Friday, October 16, 2020

Swampmaster: A Paperback Warrior Primer

In the late 1990s, author Jerome Preisler became a prominent contributor to the Tom Clancy spy-world of espionage and covert thrillers. Penning eight Powerplays titles using the Clancy brand, Preisler also wrote television tie-in novels in the CSI, Homicide and NCIS series. Preisler also authored the movie adaptations for Last Man Standing and Mortal Kombat: Annihilation. Before adding “NY Times Bestselling Author” to his name, he authored two early 1990s horror novels for Leisure, The Awakening and The Pact. But, nothing could quite compare to the three-book post-apocalyptic series that Preisler wrote under the pseudonym Jake Spencer. 

Swampmaster, billed as the “first in the mega-mayhem action series!”, consisted of three post-apocalyptic paperbacks written by Preisler and published by Diamond. Considering the timing of publication - all three novels released in 1992 - the post-apocalyptic pop-culture phenomenon had likely evaporated. With successful titles like Out of the Ashes, The Last Ranger and The Survivalist finding a loyal 80s fanbase, the 1990s began a decline in sales and readers. Nevertheless, the publisher and/or Jerome Preisler pursued the post-apocalyptic genre with this short-lived series. 

The series opener explains that America was nuked and what's left are marauders, mutants and a new government called The National Front. Opposing the sadists, racists and warmongers of The National Front is the Free States, territories that have succeeded from the government's tyrannical union. In one of the Free States, a swampy area in southern Florida, resides series hero John Firecloud. He's a Seminole, trained in the ways of the warrior by his father Charlie. Firecloud is proficient with archery and martial arts, two much-needed assets in this doomsday environment.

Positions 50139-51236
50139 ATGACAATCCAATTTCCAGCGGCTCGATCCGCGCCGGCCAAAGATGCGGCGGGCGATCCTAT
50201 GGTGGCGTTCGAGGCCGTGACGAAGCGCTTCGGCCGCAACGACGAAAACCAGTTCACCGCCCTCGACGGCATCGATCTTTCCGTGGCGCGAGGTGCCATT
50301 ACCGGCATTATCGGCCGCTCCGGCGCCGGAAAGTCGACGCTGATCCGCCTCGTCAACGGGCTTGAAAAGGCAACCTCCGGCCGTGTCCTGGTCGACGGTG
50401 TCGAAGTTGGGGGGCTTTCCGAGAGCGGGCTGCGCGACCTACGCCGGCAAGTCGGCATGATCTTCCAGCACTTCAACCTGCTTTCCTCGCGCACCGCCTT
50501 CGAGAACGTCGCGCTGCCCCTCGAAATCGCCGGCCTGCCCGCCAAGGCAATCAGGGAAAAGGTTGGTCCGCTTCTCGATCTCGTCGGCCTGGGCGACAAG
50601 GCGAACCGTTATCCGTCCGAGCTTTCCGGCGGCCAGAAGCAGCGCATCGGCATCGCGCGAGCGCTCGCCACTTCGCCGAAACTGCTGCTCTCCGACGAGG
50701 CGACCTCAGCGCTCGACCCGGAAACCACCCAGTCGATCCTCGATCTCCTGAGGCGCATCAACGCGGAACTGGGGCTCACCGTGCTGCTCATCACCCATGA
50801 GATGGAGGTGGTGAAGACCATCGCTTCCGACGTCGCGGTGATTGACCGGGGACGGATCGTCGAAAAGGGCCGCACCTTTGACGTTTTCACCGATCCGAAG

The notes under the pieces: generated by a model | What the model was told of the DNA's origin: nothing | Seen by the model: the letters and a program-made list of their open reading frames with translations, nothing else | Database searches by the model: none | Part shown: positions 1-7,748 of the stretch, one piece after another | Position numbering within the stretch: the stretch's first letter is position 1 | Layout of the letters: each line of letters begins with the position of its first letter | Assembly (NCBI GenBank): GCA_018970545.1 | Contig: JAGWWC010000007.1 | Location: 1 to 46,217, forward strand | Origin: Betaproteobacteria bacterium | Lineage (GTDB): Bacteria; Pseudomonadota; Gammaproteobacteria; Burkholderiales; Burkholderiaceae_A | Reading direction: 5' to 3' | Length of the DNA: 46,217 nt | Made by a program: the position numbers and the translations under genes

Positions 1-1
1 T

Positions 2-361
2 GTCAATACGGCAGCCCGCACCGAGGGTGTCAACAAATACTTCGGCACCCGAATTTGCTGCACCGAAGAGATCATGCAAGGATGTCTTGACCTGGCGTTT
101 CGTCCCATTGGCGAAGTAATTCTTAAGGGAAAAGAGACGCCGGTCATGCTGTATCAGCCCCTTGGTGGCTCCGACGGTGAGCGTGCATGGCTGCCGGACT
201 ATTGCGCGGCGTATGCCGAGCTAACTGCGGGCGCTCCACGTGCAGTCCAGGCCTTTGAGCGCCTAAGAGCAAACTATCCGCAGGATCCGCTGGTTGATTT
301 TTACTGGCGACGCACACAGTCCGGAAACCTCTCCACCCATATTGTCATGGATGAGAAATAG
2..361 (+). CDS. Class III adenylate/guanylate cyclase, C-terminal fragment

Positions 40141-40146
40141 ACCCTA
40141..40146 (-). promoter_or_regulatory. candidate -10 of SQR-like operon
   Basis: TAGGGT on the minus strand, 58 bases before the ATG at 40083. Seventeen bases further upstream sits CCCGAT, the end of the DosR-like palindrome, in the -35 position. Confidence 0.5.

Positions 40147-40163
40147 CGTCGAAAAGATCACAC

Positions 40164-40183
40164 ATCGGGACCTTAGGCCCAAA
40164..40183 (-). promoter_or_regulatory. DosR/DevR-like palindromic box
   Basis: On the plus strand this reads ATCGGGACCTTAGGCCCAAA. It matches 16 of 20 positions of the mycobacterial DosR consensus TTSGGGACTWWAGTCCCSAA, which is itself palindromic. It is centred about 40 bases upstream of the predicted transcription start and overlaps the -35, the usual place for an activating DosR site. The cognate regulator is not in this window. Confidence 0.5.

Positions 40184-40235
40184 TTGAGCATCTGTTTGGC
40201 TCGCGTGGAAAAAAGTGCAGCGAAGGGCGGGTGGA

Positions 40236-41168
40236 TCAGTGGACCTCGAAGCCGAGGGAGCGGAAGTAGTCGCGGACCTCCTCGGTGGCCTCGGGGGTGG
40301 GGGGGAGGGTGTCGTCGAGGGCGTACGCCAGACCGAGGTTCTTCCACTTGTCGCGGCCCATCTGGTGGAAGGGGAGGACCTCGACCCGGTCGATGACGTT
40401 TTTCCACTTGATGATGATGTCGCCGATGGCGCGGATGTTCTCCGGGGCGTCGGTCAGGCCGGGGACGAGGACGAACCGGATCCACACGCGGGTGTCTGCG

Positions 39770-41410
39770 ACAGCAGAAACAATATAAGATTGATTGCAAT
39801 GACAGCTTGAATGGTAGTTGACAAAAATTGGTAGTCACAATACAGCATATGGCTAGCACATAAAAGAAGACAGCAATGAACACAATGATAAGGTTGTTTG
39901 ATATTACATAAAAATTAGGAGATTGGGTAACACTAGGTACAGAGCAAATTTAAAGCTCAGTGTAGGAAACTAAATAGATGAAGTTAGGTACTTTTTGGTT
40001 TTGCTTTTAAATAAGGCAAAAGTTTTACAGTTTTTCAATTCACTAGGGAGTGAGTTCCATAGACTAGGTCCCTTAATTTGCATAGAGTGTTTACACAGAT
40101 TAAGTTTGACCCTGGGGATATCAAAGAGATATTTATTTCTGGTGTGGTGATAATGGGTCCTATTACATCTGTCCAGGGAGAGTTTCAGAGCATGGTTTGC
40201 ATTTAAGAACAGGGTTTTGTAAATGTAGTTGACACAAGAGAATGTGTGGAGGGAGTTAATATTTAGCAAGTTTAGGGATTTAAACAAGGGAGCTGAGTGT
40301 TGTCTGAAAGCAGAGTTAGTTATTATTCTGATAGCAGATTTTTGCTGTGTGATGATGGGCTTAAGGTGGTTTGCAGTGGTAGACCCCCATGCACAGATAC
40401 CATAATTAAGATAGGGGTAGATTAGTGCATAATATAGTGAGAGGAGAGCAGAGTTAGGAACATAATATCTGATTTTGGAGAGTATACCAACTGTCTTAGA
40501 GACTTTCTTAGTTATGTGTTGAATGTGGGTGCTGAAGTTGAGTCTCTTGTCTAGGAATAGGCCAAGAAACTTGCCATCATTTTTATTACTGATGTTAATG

After Firecloud's village is attacked, Firecloud himself destroys an Apache helicopter with an arrow and disposes of seven heavily armed men. As his father is dying, he passes on a message of leadership to Firecloud, who will now be known as the impressive Swampmaster. Whatever that means. But instead of Swampmaster fighting hunchbacked, radiated ogres, motorcycle psychos and the number one villain of the book, The National Front, the author provides 120+ pages of a planned bombing in Atlanta. 

There are pages and pages of nonsense about a bomb in a briefcase, who's got the briefcase and a car accident victim. The novel's final chapters has Swampmaster team with two kung-fu dwarfs and a former female swat team member to fight a female mutant called Itchy Peg and her two inbred brothers. After Swampmaster is nearly boob-smothered by Itchy Peg and subsequently saved by the dwarfs, the foursome travel north to hijack a train full of carnival oddities so they can fetch a pilot that can fly an Apache helicopter. The end result has Swampmaster swimming through a bay to climb a fort in St. Augustine, Florida to liberate a scientist that potentially can aid the Free States. 232-pages of dull, unexplained trash-fiction that unfortunately leads to a sequel. 

A few months later, Hell on Earth arrives. This second installment begins with Swampmaster and his acrobatic dwarfs fighting a convoy of National Front troopers. There's a hilarious scene where the dwarfs handspring across the battlefield to draw fire away from Swampmaster. While this is happening, the author introduces a carload of mutants dressed as clowns that are slave mercenaries for the government. It is this sort of stuff that carries Swampmaster into the realms of the ridiculous. I'm not sure if it propels the action or unintentionally serves as a distraction.